Every field needs its big thinker that summarize mounds of data and helps us identity trends. Lucy Bernholz is that big thinker for the social sector. Recently she produced a list of the top 10 buzzwords from the social sector over the last 10 years. From Lucy: Buzzwords are fleeting things. They come in and go out, are first hot and then not. However, looked at over time, buzzwords also provide a useful rear-view roadmap of how we got here.
Taken together, the 10 phrases I have chosen to show the long steady rise in market-based solutions for social problem solving, technology’s infiltration of all things fund raising, and a shift in attention from local to global.
Following, in descending order of importance, are the 10 philanthropy buzzwords that define the decade.
Number 10: Donate-now buttons
Remember writing checks, stamping envelopes, and mailing off your donations? Way back in the 1990s that’s how we gave money. Filling in credit card numbers on a direct-mail appeal reply card was high-tech, just a notch above throwing your coins into the swinging red kettle.
Donate-now buttons on Web sites got their start in 1999 and really took off in 2001 when AOL, Cisco, and Yahoo started Network for Good.
Number 9: Prize philanthropy
It used to be the biggest philanthropic honors were those you couldn’t apply for - like the Nobel Prize or the MacArthur “genius” award. That all changed in 2004 when SpaceShipOne, a privately built and piloted craft, completed its second orbit of the earth and won the $10-million X Prize. Since then foundations and corporations have fallen over themselves offering cash prizes for social change. There are challenges for wireless news tools, clean-water carriers, digital learning games, and much more. Philanthropists love prizes because they don’t pay out until you solve the problem.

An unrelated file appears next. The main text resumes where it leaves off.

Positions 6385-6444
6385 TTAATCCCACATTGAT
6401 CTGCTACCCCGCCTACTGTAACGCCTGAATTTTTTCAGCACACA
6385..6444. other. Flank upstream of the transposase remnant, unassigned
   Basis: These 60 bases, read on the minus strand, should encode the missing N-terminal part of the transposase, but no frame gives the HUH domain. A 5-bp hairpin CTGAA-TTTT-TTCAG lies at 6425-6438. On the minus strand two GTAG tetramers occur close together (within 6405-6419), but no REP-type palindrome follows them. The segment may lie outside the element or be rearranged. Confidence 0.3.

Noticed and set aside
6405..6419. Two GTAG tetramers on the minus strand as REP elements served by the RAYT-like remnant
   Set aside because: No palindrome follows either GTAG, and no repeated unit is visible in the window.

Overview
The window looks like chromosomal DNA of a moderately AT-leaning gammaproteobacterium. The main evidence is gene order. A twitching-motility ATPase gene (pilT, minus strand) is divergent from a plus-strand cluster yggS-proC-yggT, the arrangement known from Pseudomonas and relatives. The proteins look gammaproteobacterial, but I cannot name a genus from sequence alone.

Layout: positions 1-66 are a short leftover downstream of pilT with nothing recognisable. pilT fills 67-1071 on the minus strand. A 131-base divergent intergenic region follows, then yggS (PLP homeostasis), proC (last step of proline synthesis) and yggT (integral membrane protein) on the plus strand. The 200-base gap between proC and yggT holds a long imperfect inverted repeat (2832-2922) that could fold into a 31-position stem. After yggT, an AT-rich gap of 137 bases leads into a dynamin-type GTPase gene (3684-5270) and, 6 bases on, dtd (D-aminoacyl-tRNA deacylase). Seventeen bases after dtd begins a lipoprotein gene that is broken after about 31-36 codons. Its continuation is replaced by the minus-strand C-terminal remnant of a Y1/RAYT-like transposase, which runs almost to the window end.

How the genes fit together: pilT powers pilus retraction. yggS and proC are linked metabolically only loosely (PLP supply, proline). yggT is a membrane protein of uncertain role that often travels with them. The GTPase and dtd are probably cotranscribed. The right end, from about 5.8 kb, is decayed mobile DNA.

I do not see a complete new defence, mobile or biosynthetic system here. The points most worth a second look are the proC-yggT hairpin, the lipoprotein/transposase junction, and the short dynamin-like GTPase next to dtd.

Number 8: Celebvocates
Nonprofits have always loved celebrity backers. Nowadays, star status requires that every movie actor, utility infielder, and aspiring politician find a charitable cause to love. Ceaseless, blatant self- promotion in the name of hungry children, sad diseases, and cute animals is ceaseless, blatant self-promotion we can all stand behind.
In fact, here-let me wear your T-shirt, carry your tote bag, and tweet a gift to your organization so you can take credit for my generosity.
Number 7: Microvolunteering
Mom used to bake cookies for the PTA and serve on committees for the church. Now she edits marketing copy for the local animal shelter while waiting for the bus and helps NASA identify craters on the moon during boring department meetings. Microvolunteering, the art of donating time in 20-minute increments, comes to us via our smart phones-which we also rely on to organize protests and tweet our bikeathon fund-raising totals.
Number 6: Philanthrocapitalism
Nonprofits should be more like businesses. Giving should be more like investing. And capitalism should be more creative just so long as it continues to let some people get crazy wealthy so they can give some of it back to others.
Philanthrocapitalism, a term coined by Mathew Bishop and Michael Green and used as the name of their 2008 book, celebrates the coming together of business skills and structures with a focus on solving the world’s shared social problems.
Read the top 5 terms at the Chronicle of Philanthropy